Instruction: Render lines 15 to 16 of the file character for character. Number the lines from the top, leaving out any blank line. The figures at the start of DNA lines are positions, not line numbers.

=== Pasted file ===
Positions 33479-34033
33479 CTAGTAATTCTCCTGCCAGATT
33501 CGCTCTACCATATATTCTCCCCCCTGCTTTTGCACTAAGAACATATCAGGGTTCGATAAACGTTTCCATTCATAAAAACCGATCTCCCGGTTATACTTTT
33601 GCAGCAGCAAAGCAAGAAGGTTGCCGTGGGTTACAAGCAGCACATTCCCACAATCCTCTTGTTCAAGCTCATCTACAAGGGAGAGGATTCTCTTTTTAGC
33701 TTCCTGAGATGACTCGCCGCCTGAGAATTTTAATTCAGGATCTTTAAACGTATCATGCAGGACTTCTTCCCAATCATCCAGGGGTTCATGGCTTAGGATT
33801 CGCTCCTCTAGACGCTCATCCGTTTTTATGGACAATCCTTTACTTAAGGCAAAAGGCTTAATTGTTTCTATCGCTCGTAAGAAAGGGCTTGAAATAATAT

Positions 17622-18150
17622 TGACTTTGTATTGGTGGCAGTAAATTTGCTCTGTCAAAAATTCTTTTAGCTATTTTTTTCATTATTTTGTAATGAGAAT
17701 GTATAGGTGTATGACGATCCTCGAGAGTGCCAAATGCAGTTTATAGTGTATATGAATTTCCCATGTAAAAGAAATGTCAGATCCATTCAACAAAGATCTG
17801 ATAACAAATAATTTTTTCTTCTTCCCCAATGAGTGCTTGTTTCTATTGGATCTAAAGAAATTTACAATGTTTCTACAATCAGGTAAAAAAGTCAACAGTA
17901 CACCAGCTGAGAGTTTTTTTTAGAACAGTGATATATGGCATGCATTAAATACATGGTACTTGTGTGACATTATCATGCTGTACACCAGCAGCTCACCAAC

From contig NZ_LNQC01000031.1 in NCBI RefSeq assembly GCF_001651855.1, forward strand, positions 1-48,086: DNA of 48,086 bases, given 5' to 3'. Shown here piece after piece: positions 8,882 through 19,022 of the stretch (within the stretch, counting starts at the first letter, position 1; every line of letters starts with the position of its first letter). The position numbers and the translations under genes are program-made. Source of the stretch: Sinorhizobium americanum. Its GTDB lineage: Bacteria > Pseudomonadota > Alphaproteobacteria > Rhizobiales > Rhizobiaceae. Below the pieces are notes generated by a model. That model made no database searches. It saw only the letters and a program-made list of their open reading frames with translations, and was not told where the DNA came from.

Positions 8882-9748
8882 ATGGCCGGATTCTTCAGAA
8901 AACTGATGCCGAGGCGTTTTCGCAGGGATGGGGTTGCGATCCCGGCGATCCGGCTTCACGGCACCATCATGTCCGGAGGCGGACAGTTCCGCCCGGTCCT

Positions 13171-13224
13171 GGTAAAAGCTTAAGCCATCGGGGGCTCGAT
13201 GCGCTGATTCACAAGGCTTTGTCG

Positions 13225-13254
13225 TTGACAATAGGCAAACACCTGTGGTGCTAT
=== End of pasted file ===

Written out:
8901 AACTGATGCCGAGGCGTTTTCGCAGGGATGGGGTTGCGATCCCGGCGATCCGGCTTCACGGCACCATCATGTCCGGAGGCGGACAGTTCCGCCCGGTCCT

Positions 13171-13224